Many make the argument that, since they can keep their fake tree for a longer time, it is better for the environment, considering that you have to buy a new real tree every year. This argument has merit in terms of straight numbers, but then comes the struggle of disposing the tree. While you may reduce the CO2 emissions of your Christmas with a reused fake tree in production, when it comes time to get rid of the tree the only option is to put it in the landfill, where the PVC these trees are made of will take over 500 years to decompose. A real tree on the other hand can be mulched and turned into compost, or put in a woodchipper and used for playgrounds, parks, and more. Unfortunately, many real trees are not recycled like this, however, and are instead thrown into landfills or even burned, sending all the CO2 right back into the atmosphere. So, when it comes to being environmentally friendly, it comes down to how you can dispose of your real trees. If your neighborhood has a collection service for your trees where they are mulched or chipped, that is your best bet. If you are not able to compost and recycle your trees like this, then it is probably better to get a fake Christmas tree that you keep a number of years. NBC says, “A fake Christmas tree will last about a decade on average,” meaning that if you take care of your tree, you can cut your environmental footprint down by a lot.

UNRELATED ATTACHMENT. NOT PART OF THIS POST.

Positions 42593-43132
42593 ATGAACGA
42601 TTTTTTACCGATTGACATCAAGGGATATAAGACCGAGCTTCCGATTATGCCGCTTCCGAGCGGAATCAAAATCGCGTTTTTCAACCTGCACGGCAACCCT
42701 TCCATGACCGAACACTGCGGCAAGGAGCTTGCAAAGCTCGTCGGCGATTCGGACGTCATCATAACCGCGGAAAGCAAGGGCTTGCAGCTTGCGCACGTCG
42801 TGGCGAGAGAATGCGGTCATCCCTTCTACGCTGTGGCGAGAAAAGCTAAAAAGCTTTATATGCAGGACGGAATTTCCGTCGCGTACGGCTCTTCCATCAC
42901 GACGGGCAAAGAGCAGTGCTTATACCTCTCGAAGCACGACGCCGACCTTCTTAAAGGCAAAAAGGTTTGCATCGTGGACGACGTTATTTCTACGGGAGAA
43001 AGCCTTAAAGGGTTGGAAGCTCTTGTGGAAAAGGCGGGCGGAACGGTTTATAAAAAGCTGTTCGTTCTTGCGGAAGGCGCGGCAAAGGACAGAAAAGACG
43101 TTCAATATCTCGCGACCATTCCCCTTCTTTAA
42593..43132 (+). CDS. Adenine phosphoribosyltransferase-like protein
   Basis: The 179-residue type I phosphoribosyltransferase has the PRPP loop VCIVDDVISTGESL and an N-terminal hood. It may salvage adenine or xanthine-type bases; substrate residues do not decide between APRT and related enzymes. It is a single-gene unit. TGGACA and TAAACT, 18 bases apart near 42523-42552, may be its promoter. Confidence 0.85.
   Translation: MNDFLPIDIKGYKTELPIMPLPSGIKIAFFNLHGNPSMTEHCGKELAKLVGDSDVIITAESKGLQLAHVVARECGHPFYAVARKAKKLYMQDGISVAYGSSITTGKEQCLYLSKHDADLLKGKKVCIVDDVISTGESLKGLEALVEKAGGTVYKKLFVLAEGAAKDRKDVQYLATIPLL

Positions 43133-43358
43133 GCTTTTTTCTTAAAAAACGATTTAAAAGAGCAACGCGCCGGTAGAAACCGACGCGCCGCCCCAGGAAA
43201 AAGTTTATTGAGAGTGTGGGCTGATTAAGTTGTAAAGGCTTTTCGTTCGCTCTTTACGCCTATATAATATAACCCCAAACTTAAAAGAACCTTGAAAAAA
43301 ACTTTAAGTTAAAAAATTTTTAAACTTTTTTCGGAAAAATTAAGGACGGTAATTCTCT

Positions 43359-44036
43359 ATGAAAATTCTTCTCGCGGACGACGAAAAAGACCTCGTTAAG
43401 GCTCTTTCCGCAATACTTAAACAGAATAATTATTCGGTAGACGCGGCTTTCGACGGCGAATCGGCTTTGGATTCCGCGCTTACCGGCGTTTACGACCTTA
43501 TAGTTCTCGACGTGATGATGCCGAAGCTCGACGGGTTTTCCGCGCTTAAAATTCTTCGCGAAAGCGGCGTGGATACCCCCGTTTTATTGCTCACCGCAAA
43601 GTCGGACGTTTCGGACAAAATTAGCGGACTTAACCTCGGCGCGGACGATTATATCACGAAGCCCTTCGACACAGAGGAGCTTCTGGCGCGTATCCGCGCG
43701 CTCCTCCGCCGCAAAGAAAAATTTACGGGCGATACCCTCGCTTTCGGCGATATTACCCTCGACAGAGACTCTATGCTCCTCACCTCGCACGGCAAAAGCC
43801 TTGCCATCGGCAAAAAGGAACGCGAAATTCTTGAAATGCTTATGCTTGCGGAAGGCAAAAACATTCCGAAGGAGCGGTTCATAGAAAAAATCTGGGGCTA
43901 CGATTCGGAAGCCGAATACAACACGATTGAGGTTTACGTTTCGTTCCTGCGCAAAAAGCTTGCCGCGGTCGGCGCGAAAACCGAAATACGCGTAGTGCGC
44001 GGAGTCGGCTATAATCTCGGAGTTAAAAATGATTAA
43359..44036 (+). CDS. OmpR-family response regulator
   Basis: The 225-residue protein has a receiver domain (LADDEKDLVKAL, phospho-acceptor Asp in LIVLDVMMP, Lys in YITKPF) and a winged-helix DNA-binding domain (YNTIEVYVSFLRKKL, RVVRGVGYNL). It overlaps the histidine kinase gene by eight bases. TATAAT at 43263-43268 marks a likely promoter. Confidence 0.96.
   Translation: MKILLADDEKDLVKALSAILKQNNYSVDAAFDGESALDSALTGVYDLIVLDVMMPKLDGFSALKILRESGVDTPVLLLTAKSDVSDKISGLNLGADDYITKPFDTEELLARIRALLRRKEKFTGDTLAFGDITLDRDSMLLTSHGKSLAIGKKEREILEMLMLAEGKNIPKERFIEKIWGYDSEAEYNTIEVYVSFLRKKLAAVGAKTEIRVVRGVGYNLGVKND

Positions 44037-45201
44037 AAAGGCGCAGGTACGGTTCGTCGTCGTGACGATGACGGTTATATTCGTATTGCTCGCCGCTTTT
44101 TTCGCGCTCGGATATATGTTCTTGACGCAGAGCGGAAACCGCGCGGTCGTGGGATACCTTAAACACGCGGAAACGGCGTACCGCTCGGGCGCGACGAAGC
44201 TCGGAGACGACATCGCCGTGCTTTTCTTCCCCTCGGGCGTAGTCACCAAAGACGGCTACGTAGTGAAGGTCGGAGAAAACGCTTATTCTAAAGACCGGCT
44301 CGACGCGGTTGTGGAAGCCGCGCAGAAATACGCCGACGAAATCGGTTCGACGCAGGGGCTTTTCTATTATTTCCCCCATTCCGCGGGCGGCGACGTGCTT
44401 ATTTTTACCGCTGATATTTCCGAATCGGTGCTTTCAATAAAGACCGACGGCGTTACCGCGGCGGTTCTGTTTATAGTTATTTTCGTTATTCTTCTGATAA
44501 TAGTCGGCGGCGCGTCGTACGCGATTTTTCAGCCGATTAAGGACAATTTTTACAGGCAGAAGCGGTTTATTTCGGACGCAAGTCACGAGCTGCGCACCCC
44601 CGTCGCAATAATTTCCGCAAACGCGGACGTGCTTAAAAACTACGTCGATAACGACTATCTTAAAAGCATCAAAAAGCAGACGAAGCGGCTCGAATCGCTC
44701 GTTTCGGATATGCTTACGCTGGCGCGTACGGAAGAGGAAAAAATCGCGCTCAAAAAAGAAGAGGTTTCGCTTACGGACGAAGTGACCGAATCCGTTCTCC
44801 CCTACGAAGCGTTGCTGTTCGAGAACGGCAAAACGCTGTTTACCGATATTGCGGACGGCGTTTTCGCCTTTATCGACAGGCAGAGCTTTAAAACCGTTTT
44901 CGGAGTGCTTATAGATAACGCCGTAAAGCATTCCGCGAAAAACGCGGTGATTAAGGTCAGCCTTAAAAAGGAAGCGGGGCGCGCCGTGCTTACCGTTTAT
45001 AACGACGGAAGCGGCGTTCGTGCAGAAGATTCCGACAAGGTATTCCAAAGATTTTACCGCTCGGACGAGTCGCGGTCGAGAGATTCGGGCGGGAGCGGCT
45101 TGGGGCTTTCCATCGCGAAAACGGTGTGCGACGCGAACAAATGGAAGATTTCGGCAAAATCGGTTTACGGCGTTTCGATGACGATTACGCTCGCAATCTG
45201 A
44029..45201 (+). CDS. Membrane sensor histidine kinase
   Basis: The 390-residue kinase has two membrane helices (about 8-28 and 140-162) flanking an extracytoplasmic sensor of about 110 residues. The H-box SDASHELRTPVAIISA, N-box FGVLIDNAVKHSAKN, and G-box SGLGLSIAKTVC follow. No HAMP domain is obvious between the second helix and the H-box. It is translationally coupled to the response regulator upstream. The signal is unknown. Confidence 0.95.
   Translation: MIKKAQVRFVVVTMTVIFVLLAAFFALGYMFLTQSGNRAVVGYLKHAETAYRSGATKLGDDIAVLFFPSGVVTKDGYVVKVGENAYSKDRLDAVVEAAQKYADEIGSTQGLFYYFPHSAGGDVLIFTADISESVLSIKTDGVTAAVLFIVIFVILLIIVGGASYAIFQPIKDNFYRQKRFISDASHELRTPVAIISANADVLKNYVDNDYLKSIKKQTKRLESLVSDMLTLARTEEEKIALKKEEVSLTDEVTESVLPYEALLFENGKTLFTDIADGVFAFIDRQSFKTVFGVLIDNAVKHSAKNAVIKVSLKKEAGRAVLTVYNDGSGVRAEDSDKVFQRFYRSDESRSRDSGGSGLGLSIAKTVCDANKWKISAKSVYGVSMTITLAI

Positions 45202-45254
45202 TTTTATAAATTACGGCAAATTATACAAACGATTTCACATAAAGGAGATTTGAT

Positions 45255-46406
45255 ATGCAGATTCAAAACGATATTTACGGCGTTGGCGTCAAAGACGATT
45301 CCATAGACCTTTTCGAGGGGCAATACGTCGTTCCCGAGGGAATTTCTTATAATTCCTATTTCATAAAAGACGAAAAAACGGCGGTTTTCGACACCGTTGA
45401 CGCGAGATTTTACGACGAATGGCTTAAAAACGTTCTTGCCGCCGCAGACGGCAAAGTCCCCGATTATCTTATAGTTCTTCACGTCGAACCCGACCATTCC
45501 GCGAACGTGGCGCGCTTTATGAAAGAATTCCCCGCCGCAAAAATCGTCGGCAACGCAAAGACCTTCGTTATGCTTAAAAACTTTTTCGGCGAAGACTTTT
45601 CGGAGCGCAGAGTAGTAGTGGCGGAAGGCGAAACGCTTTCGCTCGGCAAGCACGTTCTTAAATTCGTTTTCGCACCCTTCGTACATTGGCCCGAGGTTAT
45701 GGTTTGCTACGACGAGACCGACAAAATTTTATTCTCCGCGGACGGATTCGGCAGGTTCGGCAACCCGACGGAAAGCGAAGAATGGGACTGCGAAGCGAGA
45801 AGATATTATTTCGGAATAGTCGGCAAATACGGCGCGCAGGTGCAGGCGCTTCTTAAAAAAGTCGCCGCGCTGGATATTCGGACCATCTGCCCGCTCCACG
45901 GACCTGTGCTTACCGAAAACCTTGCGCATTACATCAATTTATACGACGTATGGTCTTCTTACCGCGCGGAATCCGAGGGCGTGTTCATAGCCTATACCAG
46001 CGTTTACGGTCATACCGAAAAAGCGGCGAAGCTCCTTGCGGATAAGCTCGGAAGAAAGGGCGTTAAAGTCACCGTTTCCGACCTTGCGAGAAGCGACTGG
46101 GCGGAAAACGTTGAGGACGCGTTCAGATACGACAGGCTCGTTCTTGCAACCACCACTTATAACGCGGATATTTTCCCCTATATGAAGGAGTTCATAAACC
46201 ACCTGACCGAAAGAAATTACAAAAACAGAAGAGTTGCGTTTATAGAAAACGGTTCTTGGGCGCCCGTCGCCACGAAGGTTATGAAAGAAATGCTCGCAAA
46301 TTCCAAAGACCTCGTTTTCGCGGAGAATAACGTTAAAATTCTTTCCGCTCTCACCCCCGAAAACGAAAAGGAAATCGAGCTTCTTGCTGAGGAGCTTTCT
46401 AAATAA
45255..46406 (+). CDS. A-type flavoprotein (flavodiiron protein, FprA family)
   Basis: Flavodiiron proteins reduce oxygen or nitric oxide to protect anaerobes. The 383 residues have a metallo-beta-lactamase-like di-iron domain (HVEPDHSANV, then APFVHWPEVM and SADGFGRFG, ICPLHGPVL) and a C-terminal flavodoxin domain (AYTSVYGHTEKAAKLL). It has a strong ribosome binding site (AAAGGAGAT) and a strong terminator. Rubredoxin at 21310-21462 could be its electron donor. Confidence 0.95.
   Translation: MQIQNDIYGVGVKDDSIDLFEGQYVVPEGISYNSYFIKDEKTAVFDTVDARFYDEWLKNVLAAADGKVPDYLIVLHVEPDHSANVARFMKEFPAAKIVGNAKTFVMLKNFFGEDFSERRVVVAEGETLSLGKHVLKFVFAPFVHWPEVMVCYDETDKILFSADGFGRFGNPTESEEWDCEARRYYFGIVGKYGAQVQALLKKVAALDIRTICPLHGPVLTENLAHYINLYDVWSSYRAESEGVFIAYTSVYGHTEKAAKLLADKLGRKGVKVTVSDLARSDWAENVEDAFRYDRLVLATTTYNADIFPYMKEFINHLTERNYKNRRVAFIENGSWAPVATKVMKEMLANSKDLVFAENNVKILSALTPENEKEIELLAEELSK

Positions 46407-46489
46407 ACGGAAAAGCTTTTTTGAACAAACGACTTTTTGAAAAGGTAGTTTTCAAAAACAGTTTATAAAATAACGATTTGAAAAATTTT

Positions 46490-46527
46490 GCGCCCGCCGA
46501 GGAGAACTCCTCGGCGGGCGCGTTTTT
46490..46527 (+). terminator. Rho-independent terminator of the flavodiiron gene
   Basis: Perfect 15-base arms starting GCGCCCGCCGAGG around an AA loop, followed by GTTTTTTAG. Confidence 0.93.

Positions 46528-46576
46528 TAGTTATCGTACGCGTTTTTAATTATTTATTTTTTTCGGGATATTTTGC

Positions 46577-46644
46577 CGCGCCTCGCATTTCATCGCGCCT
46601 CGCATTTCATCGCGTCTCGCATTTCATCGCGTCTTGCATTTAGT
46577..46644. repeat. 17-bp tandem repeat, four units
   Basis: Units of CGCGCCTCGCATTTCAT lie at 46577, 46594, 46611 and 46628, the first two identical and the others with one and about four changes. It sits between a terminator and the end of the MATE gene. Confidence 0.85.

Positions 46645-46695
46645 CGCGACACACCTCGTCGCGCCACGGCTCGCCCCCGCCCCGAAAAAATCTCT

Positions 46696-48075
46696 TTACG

At the end of the day, a Christmas tree is a Christmas tree, and even though you might picture your ideal Christmas with a real tree in your head, the world is moving towards fake ones. The decision is up to you, and it might not even be one you can make in the future, so the opportunity to cut down a real tree should be cherished now.